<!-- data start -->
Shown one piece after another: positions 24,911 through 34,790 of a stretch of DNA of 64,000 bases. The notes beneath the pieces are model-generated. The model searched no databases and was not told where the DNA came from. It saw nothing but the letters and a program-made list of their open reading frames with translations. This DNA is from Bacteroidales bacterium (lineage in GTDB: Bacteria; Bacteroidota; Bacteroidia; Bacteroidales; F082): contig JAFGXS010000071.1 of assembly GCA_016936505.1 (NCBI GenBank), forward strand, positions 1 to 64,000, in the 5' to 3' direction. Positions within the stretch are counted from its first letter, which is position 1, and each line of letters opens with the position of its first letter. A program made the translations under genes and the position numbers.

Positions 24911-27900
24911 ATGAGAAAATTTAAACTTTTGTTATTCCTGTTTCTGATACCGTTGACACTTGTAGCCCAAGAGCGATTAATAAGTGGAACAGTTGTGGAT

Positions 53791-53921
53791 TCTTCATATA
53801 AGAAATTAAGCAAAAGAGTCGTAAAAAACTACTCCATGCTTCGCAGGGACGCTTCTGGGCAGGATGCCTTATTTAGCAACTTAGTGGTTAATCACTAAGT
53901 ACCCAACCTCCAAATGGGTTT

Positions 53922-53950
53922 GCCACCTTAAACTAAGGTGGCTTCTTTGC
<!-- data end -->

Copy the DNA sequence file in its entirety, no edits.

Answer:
Shown one piece after another: positions 24,911 through 34,790 of a stretch of DNA of 64,000 bases. The notes beneath the pieces are model-generated. The model searched no databases and was not told where the DNA came from. It saw nothing but the letters and a program-made list of their open reading frames with translations. This DNA is from Bacteroidales bacterium (lineage in GTDB: Bacteria; Bacteroidota; Bacteroidia; Bacteroidales; F082): contig JAFGXS010000071.1 of assembly GCA_016936505.1 (NCBI GenBank), forward strand, positions 1 to 64,000, in the 5' to 3' direction. Positions within the stretch are counted from its first letter, which is position 1, and each line of letters opens with the position of its first letter. A program made the translations under genes and the position numbers.

Positions 24911-27900
24911 ATGAGAAAATTTAAACTTTTGTTATTCCTGTTTCTGATACCGTTGACACTTGTAGCCCAAGAGCGATTAATAAGTGGAACAGTTGTGGAT

Positions 53791-53921
53791 TCTTCATATA
53801 AGAAATTAAGCAAAAGAGTCGTAAAAAACTACTCCATGCTTCGCAGGGACGCTTCTGGGCAGGATGCCTTATTTAGCAACTTAGTGGTTAATCACTAAGT
53901 ACCCAACCTCCAAATGGGTTT

Positions 53922-53950
53922 GCCACCTTAAACTAAGGTGGCTTCTTTGC